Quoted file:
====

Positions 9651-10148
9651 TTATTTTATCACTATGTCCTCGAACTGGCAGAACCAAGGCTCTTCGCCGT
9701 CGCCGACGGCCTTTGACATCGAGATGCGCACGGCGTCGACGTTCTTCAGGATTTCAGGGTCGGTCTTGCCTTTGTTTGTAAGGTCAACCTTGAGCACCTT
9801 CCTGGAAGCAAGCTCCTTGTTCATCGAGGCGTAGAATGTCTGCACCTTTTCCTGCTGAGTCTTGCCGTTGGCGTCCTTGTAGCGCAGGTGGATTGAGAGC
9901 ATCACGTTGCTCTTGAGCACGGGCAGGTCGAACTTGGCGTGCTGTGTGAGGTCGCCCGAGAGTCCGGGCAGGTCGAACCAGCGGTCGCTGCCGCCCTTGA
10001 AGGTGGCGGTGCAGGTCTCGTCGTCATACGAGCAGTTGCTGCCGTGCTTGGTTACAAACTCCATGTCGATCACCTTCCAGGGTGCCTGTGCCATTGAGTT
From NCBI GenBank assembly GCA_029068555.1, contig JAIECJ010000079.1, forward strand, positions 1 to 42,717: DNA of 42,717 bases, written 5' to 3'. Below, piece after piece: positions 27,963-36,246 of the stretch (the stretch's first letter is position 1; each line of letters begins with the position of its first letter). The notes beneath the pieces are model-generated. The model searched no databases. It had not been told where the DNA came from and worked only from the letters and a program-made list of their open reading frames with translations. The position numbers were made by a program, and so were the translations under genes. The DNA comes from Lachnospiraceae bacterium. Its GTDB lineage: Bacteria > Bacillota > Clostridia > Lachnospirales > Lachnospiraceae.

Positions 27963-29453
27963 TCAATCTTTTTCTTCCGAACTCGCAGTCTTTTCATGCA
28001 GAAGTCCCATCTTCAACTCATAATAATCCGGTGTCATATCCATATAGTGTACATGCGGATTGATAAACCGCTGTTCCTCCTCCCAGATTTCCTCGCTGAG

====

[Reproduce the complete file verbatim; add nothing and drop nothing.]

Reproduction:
Positions 9651-10148
9651 TTATTTTATCACTATGTCCTCGAACTGGCAGAACCAAGGCTCTTCGCCGT
9701 CGCCGACGGCCTTTGACATCGAGATGCGCACGGCGTCGACGTTCTTCAGGATTTCAGGGTCGGTCTTGCCTTTGTTTGTAAGGTCAACCTTGAGCACCTT
9801 CCTGGAAGCAAGCTCCTTGTTCATCGAGGCGTAGAATGTCTGCACCTTTTCCTGCTGAGTCTTGCCGTTGGCGTCCTTGTAGCGCAGGTGGATTGAGAGC
9901 ATCACGTTGCTCTTGAGCACGGGCAGGTCGAACTTGGCGTGCTGTGTGAGGTCGCCCGAGAGTCCGGGCAGGTCGAACCAGCGGTCGCTGCCGCCCTTGA
10001 AGGTGGCGGTGCAGGTCTCGTCGTCATACGAGCAGTTGCTGCCGTGCTTGGTTACAAACTCCATGTCGATCACCTTCCAGGGTGCCTGTGCCATTGAGTT
From NCBI GenBank assembly GCA_029068555.1, contig JAIECJ010000079.1, forward strand, positions 1 to 42,717: DNA of 42,717 bases, written 5' to 3'. Below, piece after piece: positions 27,963-36,246 of the stretch (the stretch's first letter is position 1; each line of letters begins with the position of its first letter). The notes beneath the pieces are model-generated. The model searched no databases. It had not been told where the DNA came from and worked only from the letters and a program-made list of their open reading frames with translations. The position numbers were made by a program, and so were the translations under genes. The DNA comes from Lachnospiraceae bacterium. Its GTDB lineage: Bacteria > Bacillota > Clostridia > Lachnospirales > Lachnospiraceae.

Positions 27963-29453
27963 TCAATCTTTTTCTTCCGAACTCGCAGTCTTTTCATGCA
28001 GAAGTCCCATCTTCAACTCATAATAATCCGGTGTCATATCCATATAGTGTACATGCGGATTGATAAACCGCTGTTCCTCCTCCCAGATTTCCTCGCTGAG